Reading Room

Confronting Toxic Pollution

December 3, 2020
The Independent

Tri-Valley CAREs will have a Virtual Community Meeting on Tuesday, Dec 8, on Site 300 in Tracy and the Main Lawrence Livermore National Laboratory in Livermore.

We will bring discuss the Superfund cleanup and the proposed increase in bomb blasting planned for Livermore Lab's nearby Site 300. Presenters will include Marylia Kelley, Tri-Valley CAREs’ Executive Director, Scott Yundt, Tri-Valley CAREs' Staff Attorney, and Raiza Marciscano-Bettis, Tri-Valley CAREs' Bilingual Community Organizer.

 Nuclear weapons activities at the Livermore Lab Main Site and its Site 300 high explosives testing range have resulted in hundreds of documented toxic and radioactive releases to our air, soil, groundwater and surface waters. These activities are ongoing and pose danger to our communities.

Both locations are federal "Superfund" sites. The EPA placed the Livermore Lab Main Site, an over one square mile site located on East Avenue in Livermore on its list of most poisoned sites in the country in 1987. Site 300, an 11 square mile experimental test site located southwest of Tracy joined the Superfund roster in 1990.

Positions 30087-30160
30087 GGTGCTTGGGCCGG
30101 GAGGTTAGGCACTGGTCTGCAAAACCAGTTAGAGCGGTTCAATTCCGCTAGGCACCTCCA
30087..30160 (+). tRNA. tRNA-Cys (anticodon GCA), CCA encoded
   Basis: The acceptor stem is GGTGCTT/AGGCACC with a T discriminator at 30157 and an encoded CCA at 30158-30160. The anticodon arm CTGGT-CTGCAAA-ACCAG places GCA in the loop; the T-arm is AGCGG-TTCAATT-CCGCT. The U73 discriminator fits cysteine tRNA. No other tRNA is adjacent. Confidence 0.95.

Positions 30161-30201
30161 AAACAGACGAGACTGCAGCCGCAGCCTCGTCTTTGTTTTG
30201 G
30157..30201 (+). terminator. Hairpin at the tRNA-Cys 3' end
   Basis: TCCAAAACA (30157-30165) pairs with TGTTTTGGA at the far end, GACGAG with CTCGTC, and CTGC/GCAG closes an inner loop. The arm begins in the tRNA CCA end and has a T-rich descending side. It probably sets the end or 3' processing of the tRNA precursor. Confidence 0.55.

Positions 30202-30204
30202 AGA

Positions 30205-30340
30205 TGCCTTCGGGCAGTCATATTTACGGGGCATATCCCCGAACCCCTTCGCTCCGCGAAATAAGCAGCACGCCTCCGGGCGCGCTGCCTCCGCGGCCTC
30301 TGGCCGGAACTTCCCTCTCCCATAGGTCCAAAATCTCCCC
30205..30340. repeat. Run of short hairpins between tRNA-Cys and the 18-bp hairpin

The EPA has calculated that the largest off-site groundwater contaminant plume could affect city water wells. If that occurs, it is estimated to result in an additional one cancer for every thousand Livermore residents drinking the water. The cleanup timeframe is multi-generational and will take 50 to 80 years or more.

Tri-Valley CAREs experts and staff will offer updates on the plan to increase the size of bomb blasts in the open air at Site 300. We will also discuss the government’s new environmental impact process that will determine which programs get authorized at Site 300 and how much pollution will spew into our communities.

Tri-Valley CAREs needs you for a citizen-led effort. We can be a motivating force by sending letters to the editor, reaching out to real estate brokers, sending memos, etc. Together, all of us in the community decide how clean is clean. We at Tri-Valley CAREs are open to hearing new strategies, and we ask for help to connect with other organizations that may be willing to include some of this information in their activities.

Join us to talk about community concerns, health effects, past actions at Site 300 and alternatives we recommend for the future. For more information visit,

Raiza Marciscano-Bettis,


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